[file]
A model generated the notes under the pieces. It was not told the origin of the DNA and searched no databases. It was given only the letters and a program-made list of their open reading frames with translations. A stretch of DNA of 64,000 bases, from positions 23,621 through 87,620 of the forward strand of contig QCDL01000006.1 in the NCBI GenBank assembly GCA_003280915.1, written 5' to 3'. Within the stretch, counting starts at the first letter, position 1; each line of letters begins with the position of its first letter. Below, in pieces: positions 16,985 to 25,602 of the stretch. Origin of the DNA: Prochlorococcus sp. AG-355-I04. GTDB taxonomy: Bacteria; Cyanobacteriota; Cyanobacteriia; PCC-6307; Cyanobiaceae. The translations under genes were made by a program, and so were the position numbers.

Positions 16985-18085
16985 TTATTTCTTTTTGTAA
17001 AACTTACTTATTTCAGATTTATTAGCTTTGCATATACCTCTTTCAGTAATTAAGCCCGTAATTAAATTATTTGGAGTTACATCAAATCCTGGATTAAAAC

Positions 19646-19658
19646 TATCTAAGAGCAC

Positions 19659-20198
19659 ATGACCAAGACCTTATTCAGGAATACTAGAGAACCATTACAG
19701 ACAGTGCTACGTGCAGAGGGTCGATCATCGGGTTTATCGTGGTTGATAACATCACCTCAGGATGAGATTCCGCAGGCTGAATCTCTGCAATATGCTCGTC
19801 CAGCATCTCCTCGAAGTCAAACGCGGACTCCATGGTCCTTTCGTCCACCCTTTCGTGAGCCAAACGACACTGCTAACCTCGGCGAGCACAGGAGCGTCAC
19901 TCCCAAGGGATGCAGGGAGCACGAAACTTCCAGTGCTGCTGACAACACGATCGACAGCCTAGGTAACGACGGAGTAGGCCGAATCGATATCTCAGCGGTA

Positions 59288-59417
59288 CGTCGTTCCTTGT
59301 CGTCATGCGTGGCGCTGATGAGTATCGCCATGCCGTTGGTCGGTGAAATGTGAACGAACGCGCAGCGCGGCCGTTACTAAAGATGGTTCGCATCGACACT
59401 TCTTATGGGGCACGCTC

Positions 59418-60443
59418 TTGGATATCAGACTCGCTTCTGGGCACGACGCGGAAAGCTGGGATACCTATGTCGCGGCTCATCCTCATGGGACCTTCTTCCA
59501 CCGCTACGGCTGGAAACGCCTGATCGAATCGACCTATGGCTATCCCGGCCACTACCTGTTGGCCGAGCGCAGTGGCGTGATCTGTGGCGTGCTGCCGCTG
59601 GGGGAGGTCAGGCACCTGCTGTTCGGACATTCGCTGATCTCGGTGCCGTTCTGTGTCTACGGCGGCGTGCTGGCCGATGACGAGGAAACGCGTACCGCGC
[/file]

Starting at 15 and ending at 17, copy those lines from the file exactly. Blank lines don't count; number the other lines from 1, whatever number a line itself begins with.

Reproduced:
59401 TCTTATGGGGCACGCTC

Positions 59418-60443
59418 TTGGATATCAGACTCGCTTCTGGGCACGACGCGGAAAGCTGGGATACCTATGTCGCGGCTCATCCTCATGGGACCTTCTTCCA